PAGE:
Scott Kennedy Joins CSIS Freeman Chair in China Studies
January 26, 2015
WASHINGTON, January 26, 2015—CSIS is pleased to announce that Scott Kennedy has joined the Center as deputy director of the Freeman Chair in China Studies and director of the newly formed Project on Chinese Business and Political Economy.
“We are delighted to have Scott join the Freeman Chair at CSIS,” said John J. Hamre, president, CEO, and Pritzker Chair at CSIS. “China’s economic rise impacts not just Asia, but the wider world also. Scott’s expertise will help us better understand China’s goals and lead U.S. and Chinese policymakers toward greater cooperation.”
The Project on Chinese Business and Political Economy will focus on four critical areas: (1) trends among state-owned enterprises, private firms, foreign-invested companies, and their relationship with each other and the Chinese state; (2) the trajectory of China’s economic reforms and the changing nature of industrial policy; (3) participation by Chinese industry and officials in international economic regimes; and (4) the challenges and opportunities multinationals face in doing business with China.
"We are very excited to have Scott joining us in the Freeman Chair,” said Christopher K. Johnson, Freeman Chair in China Studies at CSIS. “He brings a wealth of unique insight and expertise to CSIS and moves us still closer to our goal of developing the best full-scope China team in Washington."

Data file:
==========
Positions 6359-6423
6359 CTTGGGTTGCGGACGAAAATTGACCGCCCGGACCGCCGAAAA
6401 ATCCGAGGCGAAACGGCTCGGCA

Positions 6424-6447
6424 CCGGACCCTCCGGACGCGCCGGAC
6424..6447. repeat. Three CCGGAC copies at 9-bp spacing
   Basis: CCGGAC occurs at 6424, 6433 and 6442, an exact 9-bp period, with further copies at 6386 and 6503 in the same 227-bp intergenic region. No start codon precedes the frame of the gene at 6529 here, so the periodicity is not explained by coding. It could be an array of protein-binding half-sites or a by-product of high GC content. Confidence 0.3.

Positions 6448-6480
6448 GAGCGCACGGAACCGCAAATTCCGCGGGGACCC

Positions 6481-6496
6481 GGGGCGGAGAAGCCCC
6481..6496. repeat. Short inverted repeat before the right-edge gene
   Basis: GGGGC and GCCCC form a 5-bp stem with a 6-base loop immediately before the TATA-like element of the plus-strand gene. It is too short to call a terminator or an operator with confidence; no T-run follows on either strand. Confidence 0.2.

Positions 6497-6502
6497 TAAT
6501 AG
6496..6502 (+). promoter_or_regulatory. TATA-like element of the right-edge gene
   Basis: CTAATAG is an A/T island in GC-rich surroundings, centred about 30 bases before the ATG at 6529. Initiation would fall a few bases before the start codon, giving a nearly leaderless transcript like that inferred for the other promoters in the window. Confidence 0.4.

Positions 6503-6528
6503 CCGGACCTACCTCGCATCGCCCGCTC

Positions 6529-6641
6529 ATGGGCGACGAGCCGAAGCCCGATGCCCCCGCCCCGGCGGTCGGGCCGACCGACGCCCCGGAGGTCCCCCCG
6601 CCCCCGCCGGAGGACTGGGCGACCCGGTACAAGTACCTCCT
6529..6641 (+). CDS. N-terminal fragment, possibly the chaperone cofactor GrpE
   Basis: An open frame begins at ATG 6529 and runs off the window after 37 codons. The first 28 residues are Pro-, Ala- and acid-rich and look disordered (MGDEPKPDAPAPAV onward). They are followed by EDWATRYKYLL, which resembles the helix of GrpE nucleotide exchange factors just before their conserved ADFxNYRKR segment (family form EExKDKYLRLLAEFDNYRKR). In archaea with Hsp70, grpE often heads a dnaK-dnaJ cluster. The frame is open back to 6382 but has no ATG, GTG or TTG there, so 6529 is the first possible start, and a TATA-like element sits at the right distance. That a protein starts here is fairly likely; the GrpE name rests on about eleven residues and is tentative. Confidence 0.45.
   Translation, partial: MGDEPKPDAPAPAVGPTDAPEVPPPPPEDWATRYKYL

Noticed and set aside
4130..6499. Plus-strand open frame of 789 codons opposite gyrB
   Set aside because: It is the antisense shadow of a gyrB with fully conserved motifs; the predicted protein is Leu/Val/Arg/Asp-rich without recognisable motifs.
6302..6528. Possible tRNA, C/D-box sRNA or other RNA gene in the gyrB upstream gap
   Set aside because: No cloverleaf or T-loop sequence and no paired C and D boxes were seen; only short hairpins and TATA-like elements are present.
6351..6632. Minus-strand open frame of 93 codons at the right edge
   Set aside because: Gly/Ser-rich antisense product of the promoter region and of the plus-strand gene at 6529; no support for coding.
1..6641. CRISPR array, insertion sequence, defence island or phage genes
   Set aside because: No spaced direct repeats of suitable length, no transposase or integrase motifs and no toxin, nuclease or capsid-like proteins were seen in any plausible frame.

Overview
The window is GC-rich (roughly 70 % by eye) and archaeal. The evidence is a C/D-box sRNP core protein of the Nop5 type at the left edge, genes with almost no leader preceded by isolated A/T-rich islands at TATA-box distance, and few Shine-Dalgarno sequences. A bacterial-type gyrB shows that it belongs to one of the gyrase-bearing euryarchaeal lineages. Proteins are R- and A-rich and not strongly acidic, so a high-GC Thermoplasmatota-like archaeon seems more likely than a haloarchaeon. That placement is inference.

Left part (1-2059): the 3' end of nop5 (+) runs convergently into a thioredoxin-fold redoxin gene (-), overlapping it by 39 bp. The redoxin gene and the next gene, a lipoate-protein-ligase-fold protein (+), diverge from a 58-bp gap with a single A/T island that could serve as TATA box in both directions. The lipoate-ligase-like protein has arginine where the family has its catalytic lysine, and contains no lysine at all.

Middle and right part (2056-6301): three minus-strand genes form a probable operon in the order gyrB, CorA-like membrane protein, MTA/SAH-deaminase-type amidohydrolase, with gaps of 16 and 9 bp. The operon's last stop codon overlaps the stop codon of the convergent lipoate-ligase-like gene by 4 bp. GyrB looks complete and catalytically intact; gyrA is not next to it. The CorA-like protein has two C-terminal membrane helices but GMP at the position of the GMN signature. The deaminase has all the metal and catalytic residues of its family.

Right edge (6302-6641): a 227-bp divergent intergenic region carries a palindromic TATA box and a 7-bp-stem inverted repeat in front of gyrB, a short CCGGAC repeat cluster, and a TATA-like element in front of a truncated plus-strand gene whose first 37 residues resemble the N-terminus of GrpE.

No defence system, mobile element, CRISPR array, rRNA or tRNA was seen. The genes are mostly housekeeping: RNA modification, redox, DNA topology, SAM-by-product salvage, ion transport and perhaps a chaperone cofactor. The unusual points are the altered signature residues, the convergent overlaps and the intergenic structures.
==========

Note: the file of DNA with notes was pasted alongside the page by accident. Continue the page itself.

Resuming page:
Dr. Kennedy spent 14 years as a professor at Indiana University (IU). From 2007 to 2014, he was director of the Research Center for Chinese Politics & Business, and he was founding academic director of IU’s China Office. From 1993 to 1997, he worked at the Brookings Institution. He received his Ph.D. in political science from the George Washington University and his M.A. in China studies from the Johns Hopkins University School of Advanced International Studies.
Kennedy’s writings have appeared in a wide array of policy, popular, and academic venues. He is author of The Business of Lobbying in China (Harvard University Press, 2005) and editor of three books, including Beyond the Middle Kingdom: Comparative Perspectives on China’s Capitalist Transformation (Stanford University Press, 2011) and The Dragon’s Learning Curve: Global Governance and China (Routledge, forthcoming).